The aerodynamic flaps can be driven on both sides. Figure 1 shows that when flutter of the system is detected, the trailing flap is motivated and the leading flap is locked along with the deck. In this way, Theodorsen’s Theory on wing-aileron forces can be applied .

${L}_{f}=\frac{1}{2}\rho {U}^{2}\left(2B\right)\left({K}_{h}{H}_{5}^{*}\frac{B\stackrel{˙}{\beta }}{U}+{K}_{h}^{2}{H}_{6}^{*}\beta \right)$ (3a)

${M}_{f}=\frac{1}{2}\rho {U}^{2}\left(2{B}^{2}\right)\left({K}_{\alpha }{A}_{5}^{*}\frac{B\stackrel{˙}{\beta }}{U}+{K}_{\alpha }^{2}{A}_{6}^{*}\beta \right)$ (3b)

where β = torsional displacement of trailing flap, ${H}_{i}^{*},{A}_{i}^{*}\left(i=5,6\right)$ = aerodynamic derivatives of the trailing flap.

To obtain the aerodynamic derivatives for the deck-flap system, a forced

Figure 1. Deck-flap system .

vibration method is proposed. When the system is forced to rotate sinusoidally, displacements of the system can be assumed as:

$\begin{array}{ccc}h=0& \alpha ={\alpha }_{0}{e}^{i\omega t}& \beta ={\beta }_{0}{e}^{i\left(\omega t+\phi \right)}\end{array}$

The total lift and moment are:

$\begin{array}{c}L=\frac{1}{2}\rho {U}^{2}\left(2B\right)\left[K\left({H}_{2}^{*}+{l}_{1}{H}_{5}^{*}+{l}_{2}{H}_{6}^{*}\right)\frac{B\stackrel{˙}{\alpha }}{U}+{K}^{2}\left({H}_{3}^{*}+{l}_{3}{H}_{5}^{*}+{l}_{4}{H}_{6}^{*}\right)\alpha \right]\\ =\frac{1}{2}\rho {U}^{2}\left(2B\right)\left(K{\stackrel{^}{H}}_{2}\frac{B\stackrel{˙}{\alpha }}{U}+{K}^{2}{\stackrel{^}{H}}_{3}\alpha \right)\end{array}$ (4a)

$\begin{array}{c}M=\frac{1}{2}\rho {U}^{2}\left(2{B}^{2}\right)\left[K\left({A}_{2}^{*}+{m}_{1}{A}_{5}^{*}+{m}_{2}{A}_{6}^{*}\right)\frac{B\stackrel{˙}{\alpha }}{U}+{K}^{2}\left({A}_{3}^{*}+{m}_{3}{A}_{5}^{*}+{m}_{4}{A}_{6}^{*}\right)\alpha \right]\\ =\frac{1}{2}\rho {U}^{2}\left(2{B}^{2}\right)\left(K{\stackrel{^}{A}}_{2}\frac{B\stackrel{˙}{\alpha }}{U}+{K}^{2}{\stackrel{^}{A}}_{3}\alpha \right)\end{array}$ (4b)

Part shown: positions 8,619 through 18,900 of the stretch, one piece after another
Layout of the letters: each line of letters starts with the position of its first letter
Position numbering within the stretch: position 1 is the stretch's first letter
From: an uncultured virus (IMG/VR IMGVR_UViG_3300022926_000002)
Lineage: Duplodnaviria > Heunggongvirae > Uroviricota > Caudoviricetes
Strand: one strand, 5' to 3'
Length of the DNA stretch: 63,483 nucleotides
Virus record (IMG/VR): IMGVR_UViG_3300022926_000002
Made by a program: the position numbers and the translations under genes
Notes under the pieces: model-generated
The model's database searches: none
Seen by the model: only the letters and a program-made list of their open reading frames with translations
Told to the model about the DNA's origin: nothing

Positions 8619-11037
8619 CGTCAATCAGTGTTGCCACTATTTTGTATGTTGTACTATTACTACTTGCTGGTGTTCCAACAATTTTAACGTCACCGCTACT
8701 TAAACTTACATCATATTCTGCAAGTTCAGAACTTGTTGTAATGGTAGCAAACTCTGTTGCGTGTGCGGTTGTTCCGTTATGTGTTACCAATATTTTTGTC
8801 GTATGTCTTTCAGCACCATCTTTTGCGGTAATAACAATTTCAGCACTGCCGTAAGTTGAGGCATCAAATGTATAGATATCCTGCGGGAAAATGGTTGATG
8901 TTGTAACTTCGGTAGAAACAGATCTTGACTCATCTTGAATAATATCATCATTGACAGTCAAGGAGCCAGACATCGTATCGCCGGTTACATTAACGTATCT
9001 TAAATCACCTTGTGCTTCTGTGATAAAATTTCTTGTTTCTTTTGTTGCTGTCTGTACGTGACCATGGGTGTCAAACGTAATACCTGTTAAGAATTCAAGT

where ${l}_{i},{m}_{i}\left(i=1,2,3,4\right)$ = a combination of flap’s amplitude and its phase angle, ${\stackrel{^}{H}}_{i},{\stackrel{^}{A}}_{i}\left(i=2,3\right)$ = new derivatives of the system in the forced vibration method.

Using the same way in the regular forced vibration method, the new derivatives can be acquired from:

$\begin{array}{cc}{\stackrel{^}{H}}_{2}=\frac{2}{\rho {B}^{3}{\omega }^{2}{\alpha }_{0}}\mathrm{Im}\left[F\left(L\right)\right]& {\stackrel{^}{H}}_{3}=\frac{2}{\rho {B}^{3}{\omega }^{2}{\alpha }_{0}}\mathrm{Re}\left[F\left(L\right)\right]\end{array}$

$\begin{array}{cc}{\stackrel{^}{A}}_{2}=\frac{2}{\rho {B}^{4}{\omega }^{2}{\alpha }_{0}}\mathrm{Im}\left[F\left(M\right)\right]& {\stackrel{^}{A}}_{3}=\frac{2}{\rho {B}^{4}{\omega }^{2}{\alpha }_{0}}\mathrm{Re}\left[F\left(M\right)\right]\end{array}$

And their relations can be put as:

$\left[\begin{array}{c}{\stackrel{^}{H}}_{2}\\ {\stackrel{^}{H}}_{3}\end{array}\right]=\left[\begin{array}{cccc}1& 0& {l}_{1}& {l}_{2}\\ 0& 1& {l}_{3}& {l}_{4}\end{array}\right]{\left[\begin{array}{cccc}{H}_{2}& {H}_{3}& {H}_{5}& {H}_{6}\end{array}\right]}^{T}$ (5a)

$\left[\begin{array}{c}{\stackrel{^}{A}}_{2}\\ {\stackrel{^}{A}}_{3}\end{array}\right]=\left[\begin{array}{cccc}1& 0& {m}_{1}& {m}_{2}\\ 0& 1& {m}_{3}& {m}_{4}\end{array}\right]{\left[\begin{array}{cccc}{A}_{2}& {A}_{3}& {A}_{5}& {A}_{6}\end{array}\right]}^{T}$ (5b)

As seen from above, it needs only a few tests to figure out a statically indeterminate matrix for solving the aerodynamic derivatives. Thus, inserting Equations (2) and (3) into Equation (1), and transforming it into Laplace domain with zero initial conditions gives: